Pentacon, an East German camera and lens manufacturer of the Soviet-era, was formed in 1959 through a merger of several East German camera manufacturers. The company initially carried a different name, but in 1968 was renamed to VEB Pentacon after another famed East German optics manufacturer, Meyer-Optik Görlitz, was merged into the company. Meyer was the original developer of a number of very popular at that time lenses, with most lenses carrying design names like Orestogon, Lydith, Oreston, Primotar and Trioplan after the optical designs used in the lenses. All these lenses were renamed to Pentacon and design naming was dropped. So Pentacon 50mm f/1.8 is effectively a Meyer Oreston 50mm f/1.8 and Pentacon 300mm f/4 is actually Meyer Orestegor 300mm f/4 and so on... To make things even more confusing, Carl Zeiss Jena carried a couple of old Meyer designs and exported them to Western countries under 'aus Jena' brand. Particularly, Meyer Orestogon 29mm f/2.8 (also named Pentacon 29mm f/2.8) was quite common in Western Europe in 80s and 90s and can be often found these days on eBay. You might want to check the Historabilia section if you are interested in the fascinating history of East German camera manufacturers.
With Pentacon 50mm f/1.8 effectively deriving from Meyer Oreston 50mm f/1.8 design, you can encounter a number of variation of this lens. including the original, what is called 'zebra' Meyer, as well as 'auto' and 'electric' versions of Pentacon. To the best of my knowledge, the only differences between one version to the other are either cosmetic or mechanical, i.e. automatic diaphragm control vs manual, and there are no optical changes in the design except for some improvements in coating. Both Pentacon 50mm f/1.8 as well as its predecessor Meyer Oreston 50mm f/1.8 are quite common on used markets (in all possible variations of the lens). Quality copies are quite inexpensive, with Pentacon 50mm f/1.8 going for ~US$50 and Meyer 50mm f/1.8 going for ~US$70 on eBay.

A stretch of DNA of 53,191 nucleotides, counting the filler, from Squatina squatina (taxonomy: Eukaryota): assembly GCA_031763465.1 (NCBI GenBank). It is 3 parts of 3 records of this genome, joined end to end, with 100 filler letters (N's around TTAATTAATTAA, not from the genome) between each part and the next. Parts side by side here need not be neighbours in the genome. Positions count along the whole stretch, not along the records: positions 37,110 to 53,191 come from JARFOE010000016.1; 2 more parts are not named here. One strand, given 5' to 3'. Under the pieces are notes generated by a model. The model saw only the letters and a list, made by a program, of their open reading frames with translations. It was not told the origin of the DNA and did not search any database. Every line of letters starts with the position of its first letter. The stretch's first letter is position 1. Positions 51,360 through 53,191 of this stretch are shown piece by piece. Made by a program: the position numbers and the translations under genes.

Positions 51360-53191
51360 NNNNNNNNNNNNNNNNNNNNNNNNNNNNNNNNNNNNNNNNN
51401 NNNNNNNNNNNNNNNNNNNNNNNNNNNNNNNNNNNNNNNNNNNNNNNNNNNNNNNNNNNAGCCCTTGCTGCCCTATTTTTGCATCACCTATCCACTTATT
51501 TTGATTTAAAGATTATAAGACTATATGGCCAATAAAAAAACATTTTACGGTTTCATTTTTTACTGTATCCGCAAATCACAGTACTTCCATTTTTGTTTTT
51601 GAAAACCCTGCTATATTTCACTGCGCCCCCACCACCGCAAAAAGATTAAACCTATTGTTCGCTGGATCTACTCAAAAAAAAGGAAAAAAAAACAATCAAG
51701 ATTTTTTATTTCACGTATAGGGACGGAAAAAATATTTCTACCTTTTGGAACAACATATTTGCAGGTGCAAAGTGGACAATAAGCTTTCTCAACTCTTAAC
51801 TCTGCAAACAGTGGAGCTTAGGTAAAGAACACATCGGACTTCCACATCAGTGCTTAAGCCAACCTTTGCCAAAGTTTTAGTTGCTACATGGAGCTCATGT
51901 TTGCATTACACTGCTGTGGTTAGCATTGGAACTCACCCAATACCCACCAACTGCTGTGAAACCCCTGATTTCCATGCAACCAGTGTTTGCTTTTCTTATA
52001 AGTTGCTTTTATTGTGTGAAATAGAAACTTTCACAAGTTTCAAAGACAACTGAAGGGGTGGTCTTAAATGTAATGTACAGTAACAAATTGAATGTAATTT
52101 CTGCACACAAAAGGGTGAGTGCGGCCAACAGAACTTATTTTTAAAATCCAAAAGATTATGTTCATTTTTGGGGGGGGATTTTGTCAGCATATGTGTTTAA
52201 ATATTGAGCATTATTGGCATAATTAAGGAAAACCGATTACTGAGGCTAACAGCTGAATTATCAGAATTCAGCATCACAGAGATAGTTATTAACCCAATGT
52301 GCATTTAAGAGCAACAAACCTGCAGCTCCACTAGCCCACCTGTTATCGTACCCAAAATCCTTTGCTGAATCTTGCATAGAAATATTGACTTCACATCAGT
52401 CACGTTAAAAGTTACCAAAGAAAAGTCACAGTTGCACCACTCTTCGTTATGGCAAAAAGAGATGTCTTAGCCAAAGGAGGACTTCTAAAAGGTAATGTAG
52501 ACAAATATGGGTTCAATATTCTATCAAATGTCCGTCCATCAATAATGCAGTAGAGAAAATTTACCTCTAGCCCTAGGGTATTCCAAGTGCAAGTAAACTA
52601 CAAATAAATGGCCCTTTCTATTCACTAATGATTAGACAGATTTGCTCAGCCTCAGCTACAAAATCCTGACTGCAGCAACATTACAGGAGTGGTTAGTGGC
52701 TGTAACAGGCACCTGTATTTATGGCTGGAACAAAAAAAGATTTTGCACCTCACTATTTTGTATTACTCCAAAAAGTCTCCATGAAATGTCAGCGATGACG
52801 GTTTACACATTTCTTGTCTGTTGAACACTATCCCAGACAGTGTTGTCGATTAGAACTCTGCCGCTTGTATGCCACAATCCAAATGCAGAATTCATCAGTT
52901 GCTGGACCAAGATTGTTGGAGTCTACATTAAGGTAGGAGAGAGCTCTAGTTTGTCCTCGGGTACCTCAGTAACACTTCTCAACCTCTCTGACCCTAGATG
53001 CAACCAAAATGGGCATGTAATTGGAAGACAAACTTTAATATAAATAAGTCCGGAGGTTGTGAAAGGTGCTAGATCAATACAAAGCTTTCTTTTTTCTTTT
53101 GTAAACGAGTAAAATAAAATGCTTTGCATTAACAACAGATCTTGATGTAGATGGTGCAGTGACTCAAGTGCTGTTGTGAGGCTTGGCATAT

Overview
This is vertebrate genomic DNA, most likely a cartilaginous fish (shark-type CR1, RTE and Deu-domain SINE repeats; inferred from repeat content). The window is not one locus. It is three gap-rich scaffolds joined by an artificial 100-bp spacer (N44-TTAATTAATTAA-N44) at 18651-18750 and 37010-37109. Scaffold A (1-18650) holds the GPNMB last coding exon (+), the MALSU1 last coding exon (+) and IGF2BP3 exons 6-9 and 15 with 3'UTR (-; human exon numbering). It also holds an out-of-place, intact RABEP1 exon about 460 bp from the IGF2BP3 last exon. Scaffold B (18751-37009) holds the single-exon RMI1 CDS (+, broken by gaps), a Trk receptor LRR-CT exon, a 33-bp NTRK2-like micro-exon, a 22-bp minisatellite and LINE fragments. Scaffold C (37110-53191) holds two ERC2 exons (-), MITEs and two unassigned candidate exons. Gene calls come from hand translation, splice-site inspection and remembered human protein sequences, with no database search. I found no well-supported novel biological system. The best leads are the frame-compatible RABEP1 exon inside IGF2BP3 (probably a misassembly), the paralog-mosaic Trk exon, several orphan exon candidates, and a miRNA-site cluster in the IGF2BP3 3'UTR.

The optical construction of the lens consists of 6 elements in 4 groups. The build quality of the lens is pretty good with metal barrel and rubberized focusing and aperture rings. The lens is quite compact and light, measures 48 x 51mm (1.88 x 2in) and weighs 250g (7.76oz), although the barrel extends slightly during docusing. The minimum focusing distance is only 33cm (12.9in) and the minimum aperture is f/16. The lens accepts 49mm screw-in type filters.
Both Meyer as well as Pentacon variations of this lens were available in M42 as well as Praktica B mounts. The M42 mount lenses are generally easily adaptable to a number of cameras, including Canon EF/EF-S and Four Thirds systems. Since original Pentacon 50mm f/1.8 was designed for 35mm cameras, when used on APS-C bodies with 1.6x crop factor, the lens will have a field of view similar to that of an 80mm prime on full frame body, and when used on Four Thirds cameras, it will have field of view of a 100mm prime.
|Lens Composition||6 elements in 4 groups|
|Angular Field||45 degrees|
|f-stop Scale||f/1.8-f/16, manual|